Do you have to start out with a beginners electric guitar?
I'd like to start learning to play an guitar and I've seen few people recommend a beginner guitar. To me this sounds like a little too much hassle, having to start out with something that might not sound great and going through the difficulty of selling it and buying a better one when I'm more experienced. If I'm honest I'd rather just get something that's decent and will last, and struggle through the difficulty of playing that if there be any. I'm just wondering if this is doable and recommended or if I'm better off just getting a cheaper, easier one for now.
- knockoutLv 41 month ago
Get a decent 350 dollar Ibanez RG series then and spend a extra 40 or 50 bucks on a chorus pedal unless your amp has that effect. I recommend the Peavey Vypyr amps which are 140 for a 20 Watt practice amp and they have several effects like Chorus and many amp variations built in.
- HernandoLv 62 months ago
You have the same idea that lots of beginners before you have had. While it's a good idea in theory, it turns out to be not a very good idea. As you improve on the guitar and as you've been playing for a while your taste in guitars is almost certainly going to change. And then you're stuck with a too-expensive guitar that's no longer the one you really want.
You're much better off starting on the best low-cost guitar that you can find...and getting the best professional guitar teacher you can find. If you stick with it you'll eventually want a better guitar and then you can bounce from guitar store to guitar store playing a tone of guitars and eventually finding your next guitar. At that point your old guitar will be useful for times you don't want to risk bringing your good guitar.
Good luck.Source(s): Playing guitar for 57 years
- TommymcLv 72 months ago
Nick, most people come on here looking for the cheapest guitar they can learn on. How refreshing to have somebody who wants to learn on something better! So here's the deal.....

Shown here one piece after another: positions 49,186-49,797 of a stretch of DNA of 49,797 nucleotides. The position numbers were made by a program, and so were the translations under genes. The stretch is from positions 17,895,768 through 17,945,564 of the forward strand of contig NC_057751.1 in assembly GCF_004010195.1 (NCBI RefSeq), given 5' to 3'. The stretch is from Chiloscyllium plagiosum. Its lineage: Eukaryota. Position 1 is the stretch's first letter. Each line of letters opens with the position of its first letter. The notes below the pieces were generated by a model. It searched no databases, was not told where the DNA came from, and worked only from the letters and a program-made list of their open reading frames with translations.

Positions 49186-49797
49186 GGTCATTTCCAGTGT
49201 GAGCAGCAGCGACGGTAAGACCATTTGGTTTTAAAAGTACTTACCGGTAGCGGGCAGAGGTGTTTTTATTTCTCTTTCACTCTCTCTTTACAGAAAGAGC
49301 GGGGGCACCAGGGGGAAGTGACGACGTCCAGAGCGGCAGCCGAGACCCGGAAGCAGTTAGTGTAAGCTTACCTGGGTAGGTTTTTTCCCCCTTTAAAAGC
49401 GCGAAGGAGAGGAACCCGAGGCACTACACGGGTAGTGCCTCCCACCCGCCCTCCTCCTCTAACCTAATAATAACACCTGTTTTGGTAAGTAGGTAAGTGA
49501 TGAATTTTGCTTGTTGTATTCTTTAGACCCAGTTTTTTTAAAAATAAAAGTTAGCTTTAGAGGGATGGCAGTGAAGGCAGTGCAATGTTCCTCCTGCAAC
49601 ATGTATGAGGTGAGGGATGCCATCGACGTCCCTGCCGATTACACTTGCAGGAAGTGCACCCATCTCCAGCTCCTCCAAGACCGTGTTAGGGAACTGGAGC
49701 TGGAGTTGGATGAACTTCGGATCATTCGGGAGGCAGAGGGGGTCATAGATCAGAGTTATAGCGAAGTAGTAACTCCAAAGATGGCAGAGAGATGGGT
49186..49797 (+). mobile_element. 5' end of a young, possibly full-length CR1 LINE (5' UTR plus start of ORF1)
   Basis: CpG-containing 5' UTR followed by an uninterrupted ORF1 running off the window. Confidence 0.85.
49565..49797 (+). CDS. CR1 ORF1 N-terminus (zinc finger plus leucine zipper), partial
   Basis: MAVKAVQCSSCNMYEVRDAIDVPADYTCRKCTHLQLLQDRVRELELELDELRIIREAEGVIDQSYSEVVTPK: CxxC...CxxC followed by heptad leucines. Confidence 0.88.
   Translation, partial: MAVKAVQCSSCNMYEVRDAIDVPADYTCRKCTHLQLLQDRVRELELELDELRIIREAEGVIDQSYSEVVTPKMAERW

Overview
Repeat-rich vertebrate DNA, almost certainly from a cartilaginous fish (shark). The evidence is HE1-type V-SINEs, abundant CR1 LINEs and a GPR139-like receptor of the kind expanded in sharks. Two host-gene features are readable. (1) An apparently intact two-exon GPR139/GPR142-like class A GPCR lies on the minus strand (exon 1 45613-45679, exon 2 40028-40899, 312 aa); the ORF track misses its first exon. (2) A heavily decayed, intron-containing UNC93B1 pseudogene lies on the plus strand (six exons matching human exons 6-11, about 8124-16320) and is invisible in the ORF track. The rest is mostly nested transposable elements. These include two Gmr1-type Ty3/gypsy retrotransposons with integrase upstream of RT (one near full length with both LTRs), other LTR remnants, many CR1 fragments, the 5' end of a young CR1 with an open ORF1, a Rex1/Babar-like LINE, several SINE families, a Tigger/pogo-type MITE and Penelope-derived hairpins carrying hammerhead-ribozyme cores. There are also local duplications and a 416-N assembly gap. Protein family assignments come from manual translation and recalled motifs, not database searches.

"Beginner" guitars are just ones that are low priced...and price is an indicator of quality. Most beginners don't want to lay out a lot of money until they are sure they'll succeed, so the challenge is finding a cheap guitar that's playable. These fall into the under $200 range.
When you move into the mid and high priced guitars, the quality improves, they are all easy to play, stay in tune, and sound good. The difference in quality and sound between a $500 and a $1000 electric guitar is definitely real....but very possibly these differences would be lost on a beginner...or even an intermediate player. After a certain price point, the differences become more subtle.
I always advise people to buy the best quality guitar they can afford, nobody ever regrets buying quality. If you're just starting out, and can afford a nice mid-priced guitar, go for it.
Why not go for the higher priced ones? Well, there are real differences between guitars....not of quality, but style and feel. Once you've learned to play, you may want to try a different style or body type. With an intermediate guitar, you'll have one that will take years to outgrow.....and when you're ready to spend over $1000, you'll have a good idea of what you're looking for.
For now, if you can afford an intermediate guitar, something like a Fender Standard Stratocaster would be versatile and excellent quality.
Don't forget you'll also need an amp. A cheap amp will make the best guitar sound like crap.
- Tony BLv 72 months ago
There's no such thing as a “beginners electric guitar”. I don't know what the people you've come across recommending one mean!
You definitely need to get a guitar that's decent, otherwise you might find it's unplayable. I wouldn't worry too much about the sound - as a beginner I doubt a Fender Custom Shop Strat (for example) would sound any better than an entry-level Squier.
The problem with a really cheap instrument is that there is a good chance that it really will be unplayable and you'll find you've wasted your money.